WaterSan Perspective Reporter
November 22, 2011
University of South Florida’s Patel School of Global Sustainability through its Center for Global Solutions and with the support of the International Water Association (IWA) has launched the first Patel Grand Challenge, a challenge to inventors in developing nations to create a low-cost and easy-to-use water purification device that could save millions from the perils of contaminated drinking water.
The official launch took place at the IWA Development Congress & Exhibition in Kuala Lumpur where more than 600 participants attended from around the world.
Philanthropist Kiran C. Patel along with School of Global Sustainability Director Kala Vairavamoorthy announced the competition at the conference opening ceremony following a keynote address by Peter Chin Fah Kui, Malaysia’s minister for Energy, Green Technology and Water
World health officials report that one in eight people do not have access to safe drinking water, and more than half the diseases worldwide are caused by dirty water. By some estimates, a child dies every 20 seconds – some 1.5 million children each year – from waterborne illnesses such as cholera, typhoid and diarrhea.
Millions of people in developing countries collect their drinking water from contaminated water sources using water pots and Jerrycans. The Patel Grand Challenge seeks the invention of a technologically-advanced yet inexpensive “Smart Pot” that would automatically disinfect water at the point it is collected.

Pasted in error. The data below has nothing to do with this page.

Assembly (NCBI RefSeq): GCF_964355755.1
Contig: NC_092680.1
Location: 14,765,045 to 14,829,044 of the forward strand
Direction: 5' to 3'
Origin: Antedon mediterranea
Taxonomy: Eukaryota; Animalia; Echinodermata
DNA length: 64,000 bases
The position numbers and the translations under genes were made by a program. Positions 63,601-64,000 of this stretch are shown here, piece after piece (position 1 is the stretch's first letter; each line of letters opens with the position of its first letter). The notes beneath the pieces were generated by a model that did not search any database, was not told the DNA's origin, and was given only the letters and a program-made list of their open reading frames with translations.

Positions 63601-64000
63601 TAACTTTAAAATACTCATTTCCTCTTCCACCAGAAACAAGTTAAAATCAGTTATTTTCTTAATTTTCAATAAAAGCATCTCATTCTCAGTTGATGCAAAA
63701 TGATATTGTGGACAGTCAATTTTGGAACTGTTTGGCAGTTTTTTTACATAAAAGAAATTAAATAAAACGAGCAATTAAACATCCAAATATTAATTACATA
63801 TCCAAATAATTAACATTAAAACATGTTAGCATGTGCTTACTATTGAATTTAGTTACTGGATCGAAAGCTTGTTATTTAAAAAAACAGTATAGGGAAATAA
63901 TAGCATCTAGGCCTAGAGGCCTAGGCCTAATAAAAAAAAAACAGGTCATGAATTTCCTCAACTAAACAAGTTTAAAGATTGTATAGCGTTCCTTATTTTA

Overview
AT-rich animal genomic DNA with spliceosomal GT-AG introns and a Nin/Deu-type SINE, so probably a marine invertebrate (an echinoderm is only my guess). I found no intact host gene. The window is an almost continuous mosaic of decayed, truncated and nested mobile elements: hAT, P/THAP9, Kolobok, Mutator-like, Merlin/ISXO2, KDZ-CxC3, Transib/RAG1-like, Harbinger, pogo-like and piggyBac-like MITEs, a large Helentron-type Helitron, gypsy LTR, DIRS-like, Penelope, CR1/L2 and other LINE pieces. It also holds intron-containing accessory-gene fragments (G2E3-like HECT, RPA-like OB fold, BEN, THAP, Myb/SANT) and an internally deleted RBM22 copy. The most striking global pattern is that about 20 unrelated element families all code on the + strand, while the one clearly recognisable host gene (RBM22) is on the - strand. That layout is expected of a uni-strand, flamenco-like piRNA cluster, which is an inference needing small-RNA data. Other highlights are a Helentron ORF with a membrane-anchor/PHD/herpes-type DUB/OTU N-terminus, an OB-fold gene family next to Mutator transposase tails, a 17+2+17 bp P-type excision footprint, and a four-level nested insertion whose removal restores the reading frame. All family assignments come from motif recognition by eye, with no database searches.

“Those who live in developing countries know the problem; they see it and live with it each day. I’m sure that they have thought of ingenious and innovative ways to solve this problem,” Patel said. “I’m confident that next year we will have a tried and tested design of the Smart Pot. Let’s make the Smart Pot a reality.”
The challenge welcomes pre-proposal submissions through March 2012. Five applicants will be selected for a shortlist and awarded up to US $8,000. The finalists will be invited to prepare full proposals that will be reviewed by an international panel of experts at a major event. The winning proposal will receive up to US $100,000. Working alongside the Patel Center of Global Solutions, the winner will then build and develop a prototype of the Smart Pot.
“It is wonderful that the Patel Center has initiated the Patel Grand Challenge initiative. The first of these challenges – the Smart Pot, will revolutionize lives around the world, particularly the poor and vulnerable in our society,” said USF President Judy Genshaft. “USF is proud to be part of such a noble and innovative challenge. I wish all potential inventors and researchers success.”
This competition is open to applicants from academic and research institutions, consulting firms and NGOs that are officially registered and located within developing countries in Africa, Asia and Latin America.
“One of the primary goals of the Patel School of Global Sustainability is to support results-oriented research solutions. We are very grateful to Dr. Patel for financially supporting this important initiative that applies to a problem encountered across so many different countries,” Vairavamoorthy said.
The Patel School of Global Sustainability houses USF’s research and education in global sustainability. The Patel School of Global Sustainability comprises the Patel Center for Global Solutions, the M.A. Program in Global Sustainability and the university’s Office of Sustainability.